The third fact of human nature that relates to masculinity is that males are more aggressive than females. The degree of aggression varies, but it is obvious to anyone who has observed animals or boys going through puberty that testosterone feeds aggression. “Roid rage” is recognized among athletes who take steroids to build up muscle, and testosterone is an anabolic steroid.

These three observations make the male both dispensable and assertive. Assertiveness can be used for purely selfish reasons and self-preservation, but it can also be put to the service of society by leading men to take on the dangerous jobs that every society has. The danger may come from “enemies” such as weather, animals, other human beings, or economic forces. Societies must train their males to be both assertive and self-sacrificing, a difficult combination.

But if masculinity often leads to early death, how can males be convinced that they should become masculine and therefore become truly men? The avoidance of pain and seeking of self-preservation are universal to all creatures, even irrational creatures. Almost all societies, as Yale anthropologist David Gilmore shows in Manhood in the Making, have developed an ideology of masculinity, a pattern of self-sacrificial behavior. But how do societies persuade males to buy into this ideology? How are males convinced that they should act against the instinct of self-preservation and sacrifice themselves for the good of their societies?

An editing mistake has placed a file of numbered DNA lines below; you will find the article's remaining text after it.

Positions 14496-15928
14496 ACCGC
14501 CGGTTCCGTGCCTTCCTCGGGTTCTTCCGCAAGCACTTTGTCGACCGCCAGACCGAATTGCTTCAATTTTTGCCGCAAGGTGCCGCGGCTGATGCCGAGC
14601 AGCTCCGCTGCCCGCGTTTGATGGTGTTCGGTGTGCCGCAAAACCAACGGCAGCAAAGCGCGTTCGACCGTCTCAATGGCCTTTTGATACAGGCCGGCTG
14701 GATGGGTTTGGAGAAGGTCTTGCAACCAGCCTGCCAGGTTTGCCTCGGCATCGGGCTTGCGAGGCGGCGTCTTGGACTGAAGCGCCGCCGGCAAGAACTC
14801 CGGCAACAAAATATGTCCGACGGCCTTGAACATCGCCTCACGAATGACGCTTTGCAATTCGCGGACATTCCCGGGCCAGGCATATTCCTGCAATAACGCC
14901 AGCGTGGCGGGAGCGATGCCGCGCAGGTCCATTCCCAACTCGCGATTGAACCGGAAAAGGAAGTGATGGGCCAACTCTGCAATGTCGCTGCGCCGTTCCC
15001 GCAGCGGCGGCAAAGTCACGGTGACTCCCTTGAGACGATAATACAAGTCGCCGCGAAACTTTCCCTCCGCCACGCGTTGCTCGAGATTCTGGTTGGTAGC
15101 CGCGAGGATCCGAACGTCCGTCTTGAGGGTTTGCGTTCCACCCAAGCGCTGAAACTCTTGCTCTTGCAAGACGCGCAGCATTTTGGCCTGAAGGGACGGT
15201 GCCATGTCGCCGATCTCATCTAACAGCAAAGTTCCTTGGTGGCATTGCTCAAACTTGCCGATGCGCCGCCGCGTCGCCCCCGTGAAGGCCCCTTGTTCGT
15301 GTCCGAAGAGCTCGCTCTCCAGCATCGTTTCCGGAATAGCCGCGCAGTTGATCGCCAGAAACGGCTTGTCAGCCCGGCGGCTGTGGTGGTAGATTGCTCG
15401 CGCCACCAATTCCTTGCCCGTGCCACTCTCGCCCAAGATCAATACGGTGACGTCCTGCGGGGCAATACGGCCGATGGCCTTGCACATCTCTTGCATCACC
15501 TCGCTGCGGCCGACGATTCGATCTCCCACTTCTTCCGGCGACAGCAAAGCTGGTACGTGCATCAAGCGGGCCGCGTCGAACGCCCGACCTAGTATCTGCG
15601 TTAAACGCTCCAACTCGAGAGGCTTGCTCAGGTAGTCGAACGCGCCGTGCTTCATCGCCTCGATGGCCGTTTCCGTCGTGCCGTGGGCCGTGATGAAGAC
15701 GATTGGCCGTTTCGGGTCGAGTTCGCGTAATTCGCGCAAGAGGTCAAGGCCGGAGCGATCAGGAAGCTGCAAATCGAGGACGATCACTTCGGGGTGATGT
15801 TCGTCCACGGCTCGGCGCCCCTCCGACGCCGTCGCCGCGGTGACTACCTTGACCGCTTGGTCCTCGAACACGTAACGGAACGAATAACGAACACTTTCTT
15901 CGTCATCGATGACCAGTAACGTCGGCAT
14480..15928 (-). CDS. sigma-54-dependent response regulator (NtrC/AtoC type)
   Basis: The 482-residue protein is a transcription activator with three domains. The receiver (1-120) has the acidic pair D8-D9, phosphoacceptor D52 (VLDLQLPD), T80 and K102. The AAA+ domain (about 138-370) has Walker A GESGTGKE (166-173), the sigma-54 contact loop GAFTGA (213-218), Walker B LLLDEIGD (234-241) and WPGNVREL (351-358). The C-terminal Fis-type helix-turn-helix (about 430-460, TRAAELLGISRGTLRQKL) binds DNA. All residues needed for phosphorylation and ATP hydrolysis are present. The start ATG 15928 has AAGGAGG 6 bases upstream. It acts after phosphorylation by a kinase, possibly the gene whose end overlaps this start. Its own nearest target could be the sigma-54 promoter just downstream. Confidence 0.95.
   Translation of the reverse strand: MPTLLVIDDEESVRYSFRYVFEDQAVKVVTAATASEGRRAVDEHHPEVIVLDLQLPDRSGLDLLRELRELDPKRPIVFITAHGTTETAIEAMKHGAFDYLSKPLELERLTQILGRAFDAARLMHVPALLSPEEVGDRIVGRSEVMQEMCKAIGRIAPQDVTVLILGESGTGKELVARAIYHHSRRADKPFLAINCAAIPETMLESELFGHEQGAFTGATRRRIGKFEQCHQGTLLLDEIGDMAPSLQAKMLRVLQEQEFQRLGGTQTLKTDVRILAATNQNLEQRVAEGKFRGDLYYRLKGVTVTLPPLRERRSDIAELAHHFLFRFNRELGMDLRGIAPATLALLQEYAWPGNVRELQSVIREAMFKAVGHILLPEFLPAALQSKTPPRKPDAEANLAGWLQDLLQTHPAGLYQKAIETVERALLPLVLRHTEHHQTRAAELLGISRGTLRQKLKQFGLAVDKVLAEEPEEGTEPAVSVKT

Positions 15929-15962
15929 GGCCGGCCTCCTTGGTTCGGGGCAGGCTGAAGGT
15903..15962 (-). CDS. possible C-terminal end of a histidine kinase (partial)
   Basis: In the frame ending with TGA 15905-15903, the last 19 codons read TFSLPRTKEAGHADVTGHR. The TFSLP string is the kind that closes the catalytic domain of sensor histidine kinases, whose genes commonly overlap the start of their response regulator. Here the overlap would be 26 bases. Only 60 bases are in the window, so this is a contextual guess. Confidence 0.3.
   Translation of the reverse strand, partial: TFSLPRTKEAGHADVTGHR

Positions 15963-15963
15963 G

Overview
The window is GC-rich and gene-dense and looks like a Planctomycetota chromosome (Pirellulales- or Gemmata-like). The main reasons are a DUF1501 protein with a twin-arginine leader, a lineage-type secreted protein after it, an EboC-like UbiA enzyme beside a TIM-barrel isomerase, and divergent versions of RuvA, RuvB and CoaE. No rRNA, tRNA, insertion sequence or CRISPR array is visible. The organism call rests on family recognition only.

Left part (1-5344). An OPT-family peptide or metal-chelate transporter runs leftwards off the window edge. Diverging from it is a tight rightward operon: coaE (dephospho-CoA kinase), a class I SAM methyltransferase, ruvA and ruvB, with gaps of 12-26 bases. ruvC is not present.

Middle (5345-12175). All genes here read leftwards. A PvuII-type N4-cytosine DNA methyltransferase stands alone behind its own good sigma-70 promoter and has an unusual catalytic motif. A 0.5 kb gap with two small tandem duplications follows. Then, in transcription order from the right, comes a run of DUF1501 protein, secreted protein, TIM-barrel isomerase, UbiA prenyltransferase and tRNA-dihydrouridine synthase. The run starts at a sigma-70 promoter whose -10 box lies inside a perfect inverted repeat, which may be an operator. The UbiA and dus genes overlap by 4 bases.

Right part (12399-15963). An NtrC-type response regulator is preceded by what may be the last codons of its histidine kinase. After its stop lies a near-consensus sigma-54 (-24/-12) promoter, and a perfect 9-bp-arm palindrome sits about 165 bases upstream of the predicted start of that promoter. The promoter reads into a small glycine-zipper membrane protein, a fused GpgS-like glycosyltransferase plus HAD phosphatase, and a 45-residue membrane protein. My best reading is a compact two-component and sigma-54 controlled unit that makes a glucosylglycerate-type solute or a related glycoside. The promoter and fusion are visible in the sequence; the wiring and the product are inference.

Ritual & Story

The ideology of masculinity is inculcated in boys through ritual and story. Some anthropologists suspect that stories of the hero had their origin in rituals, but it’s more likely that both stories and rituals have a common origin in the ideology of masculinity that boys must accept and live up to in order to become men.